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Snarky meme poster obviously hasn't used Linux, which these days demands reboots more often than Windows.



[#] Mon Mar 14 2022 12:41:10 EDT from Nurb432

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Then you are doing it wrong.  Only time i have to reboot Linux is with a kernel upgrade. Never due an app upgrade.  I have up times in the realm of months, and not longer only as i am to lazy to get a UPS and our power here blinks a lot ( we have overhead power, so trees )

Even after kernel upgrades, its optional and you dont *have* to reboot. And yes, that could be avoided if it was not a monolithic blob.  but hey, at least its just the kernel that needs it, not the rest of the system. 

 

Mon Mar 14 2022 12:29:47 PM EDT from nonservator

Snarky meme poster obviously hasn't used Linux, which these days demands reboots more often than Windows.



 



[#] Mon Mar 14 2022 12:43:45 EDT from Nurb432

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You should have liked TOS/GEM too. Very similar.

I agree we have lost something over the decades, adding flash and fancy stuff just to sell it as 'new' , not really an improvement. 

Mon Mar 14 2022 09:09:41 AM EDT from IGnatius T Foobar
I *liked* Mac OS Classic. It really was a shame that they gave up that UI when they finally put a real OS underneath it. Seems like that was the last time almost anyone was willing to do a sensible desktop where every element actually looked the way it acted and acted the way it looked.


 



[#] Mon Mar 14 2022 15:04:57 EDT from IGnatius T Foobar

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Even after kernel upgrades, its optional and you dont *have* to
reboot. And yes, that could be avoided if it was not a monolithic
blob.  but hey, at least its just the kernel that needs it, not the
rest of the system. 

Remember the old days when all the computer science types were claiming that everything would go to microkernels?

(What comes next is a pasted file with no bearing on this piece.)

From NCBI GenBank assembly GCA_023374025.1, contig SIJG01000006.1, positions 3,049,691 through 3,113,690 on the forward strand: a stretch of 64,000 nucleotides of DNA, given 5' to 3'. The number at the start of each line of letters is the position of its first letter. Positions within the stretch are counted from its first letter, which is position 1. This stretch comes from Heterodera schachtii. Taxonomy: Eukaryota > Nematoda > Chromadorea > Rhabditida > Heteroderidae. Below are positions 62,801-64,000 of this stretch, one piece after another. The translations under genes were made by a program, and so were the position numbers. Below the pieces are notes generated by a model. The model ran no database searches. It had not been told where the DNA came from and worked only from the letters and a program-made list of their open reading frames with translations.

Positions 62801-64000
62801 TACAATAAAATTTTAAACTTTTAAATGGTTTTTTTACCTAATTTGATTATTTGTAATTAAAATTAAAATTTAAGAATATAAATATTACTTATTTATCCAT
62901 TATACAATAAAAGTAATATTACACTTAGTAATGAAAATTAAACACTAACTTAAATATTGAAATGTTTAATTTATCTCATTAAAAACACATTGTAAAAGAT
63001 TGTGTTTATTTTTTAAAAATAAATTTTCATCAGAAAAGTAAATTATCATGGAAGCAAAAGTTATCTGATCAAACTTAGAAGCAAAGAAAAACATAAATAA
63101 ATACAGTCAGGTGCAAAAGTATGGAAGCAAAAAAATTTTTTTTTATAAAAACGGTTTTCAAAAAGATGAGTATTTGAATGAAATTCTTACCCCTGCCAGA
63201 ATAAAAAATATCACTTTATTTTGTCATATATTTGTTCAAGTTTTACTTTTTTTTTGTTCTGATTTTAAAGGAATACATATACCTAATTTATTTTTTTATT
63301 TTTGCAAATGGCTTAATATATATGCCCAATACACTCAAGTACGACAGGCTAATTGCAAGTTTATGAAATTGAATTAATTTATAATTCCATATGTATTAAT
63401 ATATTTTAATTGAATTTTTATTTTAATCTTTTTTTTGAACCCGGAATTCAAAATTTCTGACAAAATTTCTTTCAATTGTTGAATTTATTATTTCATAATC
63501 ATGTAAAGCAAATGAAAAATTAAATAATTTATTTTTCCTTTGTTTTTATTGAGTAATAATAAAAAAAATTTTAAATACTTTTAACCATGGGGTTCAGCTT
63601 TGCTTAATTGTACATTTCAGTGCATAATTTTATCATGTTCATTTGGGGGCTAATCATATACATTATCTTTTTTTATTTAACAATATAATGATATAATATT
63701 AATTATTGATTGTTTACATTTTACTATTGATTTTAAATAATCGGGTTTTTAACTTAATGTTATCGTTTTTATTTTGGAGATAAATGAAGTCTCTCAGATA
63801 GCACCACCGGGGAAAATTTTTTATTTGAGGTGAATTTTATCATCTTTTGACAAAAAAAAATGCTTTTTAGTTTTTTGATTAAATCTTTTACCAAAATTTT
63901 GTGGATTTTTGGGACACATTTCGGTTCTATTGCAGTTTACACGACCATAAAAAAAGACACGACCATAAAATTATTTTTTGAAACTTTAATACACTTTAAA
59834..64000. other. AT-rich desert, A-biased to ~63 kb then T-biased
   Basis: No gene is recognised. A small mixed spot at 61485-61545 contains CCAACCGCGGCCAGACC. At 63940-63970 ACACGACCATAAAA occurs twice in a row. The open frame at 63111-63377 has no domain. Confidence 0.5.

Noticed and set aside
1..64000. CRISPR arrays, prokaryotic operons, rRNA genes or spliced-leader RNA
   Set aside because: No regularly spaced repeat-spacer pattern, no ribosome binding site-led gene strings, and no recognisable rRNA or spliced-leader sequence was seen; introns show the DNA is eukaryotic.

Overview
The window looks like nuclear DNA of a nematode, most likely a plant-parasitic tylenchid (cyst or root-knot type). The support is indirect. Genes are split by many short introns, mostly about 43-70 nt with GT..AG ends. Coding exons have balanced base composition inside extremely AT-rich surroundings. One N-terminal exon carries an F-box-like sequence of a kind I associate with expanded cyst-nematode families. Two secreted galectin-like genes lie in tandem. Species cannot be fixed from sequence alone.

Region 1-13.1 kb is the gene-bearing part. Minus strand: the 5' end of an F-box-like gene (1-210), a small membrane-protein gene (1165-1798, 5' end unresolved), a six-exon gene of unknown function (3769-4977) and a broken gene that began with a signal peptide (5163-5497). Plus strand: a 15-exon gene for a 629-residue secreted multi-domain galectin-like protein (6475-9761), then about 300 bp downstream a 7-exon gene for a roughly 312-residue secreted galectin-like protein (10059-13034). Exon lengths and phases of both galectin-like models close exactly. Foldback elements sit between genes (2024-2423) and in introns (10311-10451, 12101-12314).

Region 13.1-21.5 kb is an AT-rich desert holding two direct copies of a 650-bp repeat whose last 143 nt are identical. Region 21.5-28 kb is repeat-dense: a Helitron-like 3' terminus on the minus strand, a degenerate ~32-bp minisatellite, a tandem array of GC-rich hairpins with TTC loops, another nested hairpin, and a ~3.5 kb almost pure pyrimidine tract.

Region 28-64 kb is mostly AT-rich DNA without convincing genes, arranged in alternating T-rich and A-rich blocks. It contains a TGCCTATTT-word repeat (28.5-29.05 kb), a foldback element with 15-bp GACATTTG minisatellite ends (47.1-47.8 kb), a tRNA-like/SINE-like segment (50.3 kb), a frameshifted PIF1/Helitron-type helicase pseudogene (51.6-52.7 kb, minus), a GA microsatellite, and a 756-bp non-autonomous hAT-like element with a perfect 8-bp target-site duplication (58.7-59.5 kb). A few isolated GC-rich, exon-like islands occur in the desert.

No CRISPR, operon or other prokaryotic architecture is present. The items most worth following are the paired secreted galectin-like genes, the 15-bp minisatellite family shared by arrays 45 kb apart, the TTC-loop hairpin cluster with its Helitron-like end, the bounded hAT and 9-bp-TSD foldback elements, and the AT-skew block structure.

Linux didn't, and still took over the world.

Windows did, and then they screwed it all up by continuing to put stuff in the kernel instead of building everything as kernel servers.

GNU Hurd *did* , and sucked so badly that it was never finished.

So maybe microkernels are a bad idea after all?

[#] Tue Mar 15 2022 14:00:02 EDT from LoanShark

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GNU Hurd *did* , and sucked so badly that it was never finished.

If they had wanted to, they probably could have built a halfway decent microkernel or mostly-microkernel based OS.

But they didn't want to actually *build* an OS, instead they wanted to spend 10 years *designing* the *perfect* OS.

[#] Tue Mar 15 2022 18:54:35 EDT from Nurb432

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You can get Hurd kernel with a Debian user space. So not sure it qualifies as never finished.

I agree, it has issues, partially due to its leadership. but conceptually nothing wrong with micro kernels. I think its just a matter that monolithic was there, getting resources and marketing and acceptance.  Microkernels, while a better idea didnt offer enough to undo the damage. They do still exist but never hit 'mainstream'. ( tho if you include embedded minix, there are more microKernels on 'pcs' than anything else now )

Mon Mar 14 2022 03:04:57 PM EDT from IGnatius T Foobar
Even after kernel upgrades, its optional and you dont *have* to
reboot. And yes, that could be avoided if it was not a monolithic
blob.  but hey, at least its just the kernel that needs it, not the
rest of the system. 

Remember the old days when all the computer science types were claiming that everything would go to microkernels?

Linux didn't, and still took over the world.

Windows did, and then they screwed it all up by continuing to put stuff in the kernel instead of building everything as kernel servers.

GNU Hurd *did* , and sucked so badly that it was never finished.

So maybe microkernels are a bad idea after all?

 



[#] Fri Mar 18 2022 10:28:56 EDT from IGnatius T Foobar

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Doesn't matter much at this point.  Hurd will go down in history as an interesting research experiment but not much more.  Linux succeeded because others did what Stallman only talked about.  And then Stallman has spent the last three decades doing little more than bitching about it.



[#] Fri Mar 18 2022 10:49:44 EDT from Nurb432

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I do agree with that.